Famed American cellist Yo-Yo Ma, 67, has been delighting audiences for decades with his musical prowess. His newest project, Music Art Life, Bach, Unlocking Meaning and Finding Purpose, shares his deep love for the works of composer Johann Sebastian Bach. Ma is hosting the eight-week collaborative online program that starts May 1 and includes livestream conversations, musical performances and guest speakers. According to Ma, “[It’s the] music and the art form that actually can help us find meaning in life.”
1. You’ve done impromptu performances in unexpected places [such as subway stations, a COVID-19 vaccination site, Acadia National Park and outside the Russian Embassy in Washington to show unity with Ukraine]. Is there some place left you really want to play?
It’s not a bucket list. It’s not about Oh, I want to play there. It’s whenever music can make sense, [then] that’s where it should happen. So it’s not like, I need to play on top of a mountain or underwater, but if it makes sense. If it’s [for] someone who is ill, it always makes sense — if it’s going to bring some pleasure. Or if it’s a child and you want to show them something and communicate something, that’s the appropriate time. And in between, there are the concerts you play at 8:00, right? But otherwise, it should be always wherever it can have a purpose.
2. What’s the purpose of your new Bach project?
Interactivity. It’s 360-degree communication. This is not a class, this was a conversation. It’s like the best of a reading group. You’re doing a reading group, but the author’s also there. My goodness, that’s a rare kind of thing. I got very excited having the rare chance to experiment. And not only because, as you know, it’s not just music as an art form, but it’s actually the music and the art form that actually can help us find meaning in life. How do you live life when you experience this kind of serendipity — of somebody taking us to an extraordinary place — and how does that affect our life? How are we all the time looking for meaningful peak experiences so then we can find life so worth living?
3. What peak experiences have you had as an audience member?
I’ve had three peak experiences recently. The first one was [when] my wife [art consultant Jill Horner] and I went to the Vermeer exhibit in Amsterdam, and then we saw Rembrandts. What we discovered was, when you're not rushed to go through an exhibit and you can stare at the 16 layers of light and painting … it was such an extraordinary experience. Then, I went to see a French film a friend had recommended, Children of Paradise. … an amazing film that is an allegory about life and love in the middle of one of the greatest horrors of all time, WWII, and again a peak experience. We can experience it in all different times, and certainly, yes, at concerts. Jill and I went to a concert at the BSO [Boston Symphony Orchestra] maybe two months ago, and there was a baritone singing Wagner [Christian Gerhaher as the knight Wolfram] and every syllable he uttered was so full of expression. I was completely mesmerized. Art happens when you transcend technique, when you are taken into some complete other world. … It wasn't like he was doing pyrotechnics or whatever ... but I certainly experienced something extraordinary.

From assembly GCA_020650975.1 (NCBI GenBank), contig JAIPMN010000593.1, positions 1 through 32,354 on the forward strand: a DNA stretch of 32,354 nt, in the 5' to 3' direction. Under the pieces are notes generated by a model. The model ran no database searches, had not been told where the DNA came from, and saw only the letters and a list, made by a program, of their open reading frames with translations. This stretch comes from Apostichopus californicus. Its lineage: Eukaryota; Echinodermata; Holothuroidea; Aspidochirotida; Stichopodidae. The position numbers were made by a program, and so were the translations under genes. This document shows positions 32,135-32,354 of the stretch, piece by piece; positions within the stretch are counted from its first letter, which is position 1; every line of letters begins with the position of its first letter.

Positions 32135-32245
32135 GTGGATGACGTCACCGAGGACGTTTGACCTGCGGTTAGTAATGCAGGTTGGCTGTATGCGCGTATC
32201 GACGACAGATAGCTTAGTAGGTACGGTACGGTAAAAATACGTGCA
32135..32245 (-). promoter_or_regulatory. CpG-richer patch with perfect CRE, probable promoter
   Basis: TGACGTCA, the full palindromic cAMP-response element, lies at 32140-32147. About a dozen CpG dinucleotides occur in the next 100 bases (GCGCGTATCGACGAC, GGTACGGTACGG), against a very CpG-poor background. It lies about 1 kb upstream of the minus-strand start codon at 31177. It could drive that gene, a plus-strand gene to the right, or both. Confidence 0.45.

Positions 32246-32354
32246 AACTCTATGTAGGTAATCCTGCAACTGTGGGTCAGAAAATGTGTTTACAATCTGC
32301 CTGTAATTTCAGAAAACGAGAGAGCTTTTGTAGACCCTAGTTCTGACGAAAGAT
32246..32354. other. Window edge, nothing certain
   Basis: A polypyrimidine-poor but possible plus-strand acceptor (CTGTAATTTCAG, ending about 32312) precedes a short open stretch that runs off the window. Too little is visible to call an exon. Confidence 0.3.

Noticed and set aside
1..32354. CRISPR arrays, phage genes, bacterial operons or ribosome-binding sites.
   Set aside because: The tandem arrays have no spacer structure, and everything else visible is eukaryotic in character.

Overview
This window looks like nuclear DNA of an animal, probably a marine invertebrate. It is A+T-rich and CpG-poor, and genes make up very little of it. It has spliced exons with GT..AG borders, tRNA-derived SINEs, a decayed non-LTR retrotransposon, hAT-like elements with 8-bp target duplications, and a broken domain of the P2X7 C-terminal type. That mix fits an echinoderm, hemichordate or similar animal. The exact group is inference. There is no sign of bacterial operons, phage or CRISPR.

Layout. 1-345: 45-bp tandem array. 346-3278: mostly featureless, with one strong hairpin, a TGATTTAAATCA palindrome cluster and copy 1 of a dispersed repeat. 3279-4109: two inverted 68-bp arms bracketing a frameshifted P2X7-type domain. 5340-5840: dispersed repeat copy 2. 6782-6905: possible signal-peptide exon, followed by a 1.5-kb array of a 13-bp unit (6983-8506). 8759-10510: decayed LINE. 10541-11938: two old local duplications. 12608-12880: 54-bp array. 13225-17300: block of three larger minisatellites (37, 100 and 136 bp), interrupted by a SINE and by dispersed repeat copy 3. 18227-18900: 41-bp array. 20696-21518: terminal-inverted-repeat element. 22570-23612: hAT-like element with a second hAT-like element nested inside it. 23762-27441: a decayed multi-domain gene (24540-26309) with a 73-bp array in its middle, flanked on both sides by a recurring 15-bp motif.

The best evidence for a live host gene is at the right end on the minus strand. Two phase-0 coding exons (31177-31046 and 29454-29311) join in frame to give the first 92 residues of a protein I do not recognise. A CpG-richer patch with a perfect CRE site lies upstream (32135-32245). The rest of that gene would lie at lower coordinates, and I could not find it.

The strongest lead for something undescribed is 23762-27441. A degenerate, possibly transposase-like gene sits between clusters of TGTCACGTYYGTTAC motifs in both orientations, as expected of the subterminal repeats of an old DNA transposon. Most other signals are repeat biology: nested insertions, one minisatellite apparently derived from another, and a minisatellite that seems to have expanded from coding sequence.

4. What do you think about reality TV singing competitions like American Idol or The Voice?
These are extraordinary things, and what I love about these shows is that, in fact, it really proves that talent comes from everywhere. People have absolutely extraordinary ways to express themselves, and I’m not sure where they come from, but boy, it’s there. It’s there, and people do it in music, people do it in construction, people do it in all kinds of ways. Some people just do it out of a kind gesture … that kind of an extraordinary moment of humanity.
5. Some parents push their children to play musical instruments. How did you handle that with your kids?
You can pressure your kids to do things, but your kids are who they are. They are unique individuals, and they react to what they see and feel according to who they are. They both took music lessons, but we never said, “Oh, you're going to be a musician.” And they’re not musicians, but boy, they love music in their own way. My children — who are now grown — they get together and they start singing together because they know all the musicals, they know all kinds of songs. When they hear me play, they react. They have great ears.
6. You’ve got a busy touring schedule planned for this year. In addition to your cello, what do you never leave home without?
Besides a toothbrush? Shaving kit, clean clothes, the essentials. I try not to check luggage. I try to pack everything into a carry-on. I’m very careful with packing … having aspirin, earplugs because you might be in a place that is noisy, and if you can’t sleep, you can’t really function properly. How many formal places am I going to be, and do I have the right clothes for that?
7. Back in 2010, on the PBS ancestry show Faces of America, you learned you are distantly related to Eva Longoria. Have you reached out?
Can you believe it? No, I’m dying to. I’m sure she won’t talk to me. … You do all of this DNA analysis and find out everybody is connected. It’s just amazing.
8. You’ve won 19 Grammy Awards. Where do you keep them all?
One just came in, and it was unwrapped, so basically it’s in an office someplace. We’re not trying to showcase it and say, “Look at my Grammys.” … I’m obviously very grateful that people like me enough to give me a Grammy … it’s great to get awards and all that stuff, but that’s not the work. The work is the type of stuff we’re doing with [online production company] CafeMedia [Bach, Unlocking Meaning, and Finding Purpose] where we’re trying to communicate the essence of something and its meaning. That’s what I’m trying to understand about life, and because I do music, through music.
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